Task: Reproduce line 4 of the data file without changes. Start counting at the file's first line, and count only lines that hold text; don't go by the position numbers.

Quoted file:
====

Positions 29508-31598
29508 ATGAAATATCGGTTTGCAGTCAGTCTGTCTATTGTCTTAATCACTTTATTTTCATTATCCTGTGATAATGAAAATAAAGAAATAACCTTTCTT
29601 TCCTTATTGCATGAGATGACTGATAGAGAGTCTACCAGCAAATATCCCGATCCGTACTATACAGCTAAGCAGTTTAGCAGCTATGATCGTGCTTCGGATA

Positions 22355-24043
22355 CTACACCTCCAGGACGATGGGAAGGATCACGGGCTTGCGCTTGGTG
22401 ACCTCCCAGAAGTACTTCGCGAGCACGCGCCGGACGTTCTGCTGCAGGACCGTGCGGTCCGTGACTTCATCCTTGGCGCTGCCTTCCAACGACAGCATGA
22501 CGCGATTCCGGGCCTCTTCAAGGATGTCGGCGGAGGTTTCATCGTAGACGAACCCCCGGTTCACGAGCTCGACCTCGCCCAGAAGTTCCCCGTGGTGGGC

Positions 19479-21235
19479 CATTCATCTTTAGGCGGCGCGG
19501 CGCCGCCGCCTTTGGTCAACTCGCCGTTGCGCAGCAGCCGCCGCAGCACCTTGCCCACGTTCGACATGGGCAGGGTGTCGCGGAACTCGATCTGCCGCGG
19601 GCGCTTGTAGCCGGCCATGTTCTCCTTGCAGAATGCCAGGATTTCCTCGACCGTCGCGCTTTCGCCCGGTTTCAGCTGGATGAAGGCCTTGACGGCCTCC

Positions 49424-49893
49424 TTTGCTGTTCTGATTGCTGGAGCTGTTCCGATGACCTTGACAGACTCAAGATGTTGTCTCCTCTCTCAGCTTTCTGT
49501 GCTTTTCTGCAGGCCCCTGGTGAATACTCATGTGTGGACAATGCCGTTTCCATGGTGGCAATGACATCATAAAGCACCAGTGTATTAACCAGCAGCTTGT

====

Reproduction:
Positions 22355-24043